This paper contextualizes reduced transmission of infectious disease as one of the many ecosystem services provided by biodiversity. Changes in biodiversity affect infectious disease transmission by changing the abundance of the host and/or vector; the loss of non-host species may increase the density of host species, increasing the encounter rates between pathogen and host.
Often, the species that remain when biodiversity is lost are those which are better pathogen hosts, while the lost species tend to be more resistant to infectious disease.
In several case studies, the species most likely to be lost from ecological communities as diversity declines are those most likely to reduce pathogen transmission [Keesing 2010: 648].
For example, the white-footed mouse, which are high-quality hosts both for the bacteria causing Lyme Disease and for the tick vectors, are abundant in both biodiverse systems and impoverished systems, while opossums, a poorer host for the Lyme bacterium that also kill/eat most ticks attempting to feed on them, do poorly in lower-biodiversity conditions.
Therefore, as biodiversity is lost, the host with a strong buffering effect – the opossum – disappears, while the host with a strong amplifying effect – the mouse – remains [Keesing 2010: 650].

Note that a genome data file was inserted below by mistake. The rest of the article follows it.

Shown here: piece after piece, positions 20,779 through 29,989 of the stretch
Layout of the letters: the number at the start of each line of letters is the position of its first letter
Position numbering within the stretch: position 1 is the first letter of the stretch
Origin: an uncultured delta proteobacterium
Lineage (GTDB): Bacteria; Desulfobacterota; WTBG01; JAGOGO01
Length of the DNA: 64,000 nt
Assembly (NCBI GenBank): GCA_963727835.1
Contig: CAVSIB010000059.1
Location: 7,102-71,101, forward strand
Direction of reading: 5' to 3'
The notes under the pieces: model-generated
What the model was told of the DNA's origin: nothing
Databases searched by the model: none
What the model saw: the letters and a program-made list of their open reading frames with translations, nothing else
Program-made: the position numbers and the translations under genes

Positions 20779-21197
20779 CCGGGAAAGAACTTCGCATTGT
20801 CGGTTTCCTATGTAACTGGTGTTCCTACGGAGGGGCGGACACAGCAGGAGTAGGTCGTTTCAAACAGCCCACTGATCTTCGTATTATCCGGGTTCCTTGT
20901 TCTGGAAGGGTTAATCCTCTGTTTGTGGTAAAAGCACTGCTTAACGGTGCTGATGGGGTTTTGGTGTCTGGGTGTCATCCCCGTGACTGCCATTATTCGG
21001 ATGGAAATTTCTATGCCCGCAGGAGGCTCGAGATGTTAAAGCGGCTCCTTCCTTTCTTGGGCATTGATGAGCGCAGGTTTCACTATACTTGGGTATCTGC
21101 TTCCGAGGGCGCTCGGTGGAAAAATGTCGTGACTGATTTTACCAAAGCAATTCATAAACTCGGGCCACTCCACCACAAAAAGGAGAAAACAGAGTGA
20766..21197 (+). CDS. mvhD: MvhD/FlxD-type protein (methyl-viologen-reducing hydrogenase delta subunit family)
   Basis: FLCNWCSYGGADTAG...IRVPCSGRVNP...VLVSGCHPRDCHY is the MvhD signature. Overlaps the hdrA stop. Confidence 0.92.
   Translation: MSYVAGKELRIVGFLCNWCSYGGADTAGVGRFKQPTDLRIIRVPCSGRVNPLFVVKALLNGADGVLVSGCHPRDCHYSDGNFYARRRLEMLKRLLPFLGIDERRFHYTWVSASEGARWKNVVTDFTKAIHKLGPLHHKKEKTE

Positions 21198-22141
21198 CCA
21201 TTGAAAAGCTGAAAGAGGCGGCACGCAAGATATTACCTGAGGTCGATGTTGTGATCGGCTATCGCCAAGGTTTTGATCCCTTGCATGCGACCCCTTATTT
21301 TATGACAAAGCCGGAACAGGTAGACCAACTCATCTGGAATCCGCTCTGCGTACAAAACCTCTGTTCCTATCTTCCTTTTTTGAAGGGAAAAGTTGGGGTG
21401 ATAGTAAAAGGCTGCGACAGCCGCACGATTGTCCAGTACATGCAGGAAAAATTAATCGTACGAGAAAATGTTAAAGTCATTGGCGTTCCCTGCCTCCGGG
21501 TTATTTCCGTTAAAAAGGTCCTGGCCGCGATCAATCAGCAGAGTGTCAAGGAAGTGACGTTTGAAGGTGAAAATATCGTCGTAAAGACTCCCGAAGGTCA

There may be a causal link between a species’ susceptibility to biodiversity loss and its quality as a disease host. Among vertebrates,
resilience in the face of disturbances that cause biodiversity loss, such as habitat destruction and fragmentation, is facilitated by life history features such as high reproductive output and intrinsic rates of increase. Vertebrates with these features tend to invest minimally in some aspects of adaptive immunity; we hypothesize that this may make them more competent hosts for pathogens and vectors [Keesing 2010: 650].
Biodiversity also affects the emergence of infectious disease, such as the evolution of a new strain of pathogen in the same host (due to antibiotic resistance, for example), and the spillover to a new host species. Pathogen establishment in humans from other animal hosts is related to mammal species richness (a larger source pool), and land-use change (such as deforestation), which increases contact between humans and pathogen hosts. The pathogen then becomes an epidemic due to the new host species’ density (domesticated animals and humans).
The authors recommend preserving biodiversity by protecting natural habitat, while also preserving microbial diversity within organisms by limiting the use of antimicrobial agents. A diverse microbiome within an organism serves as a buffer against pathogens.
Keesing, F., et al., 2010, Impacts of biodiversity on the emergence and transmission of infectious diseases, Nature 468, https://www.nature.com/articles/nature09575/boxes/bx1.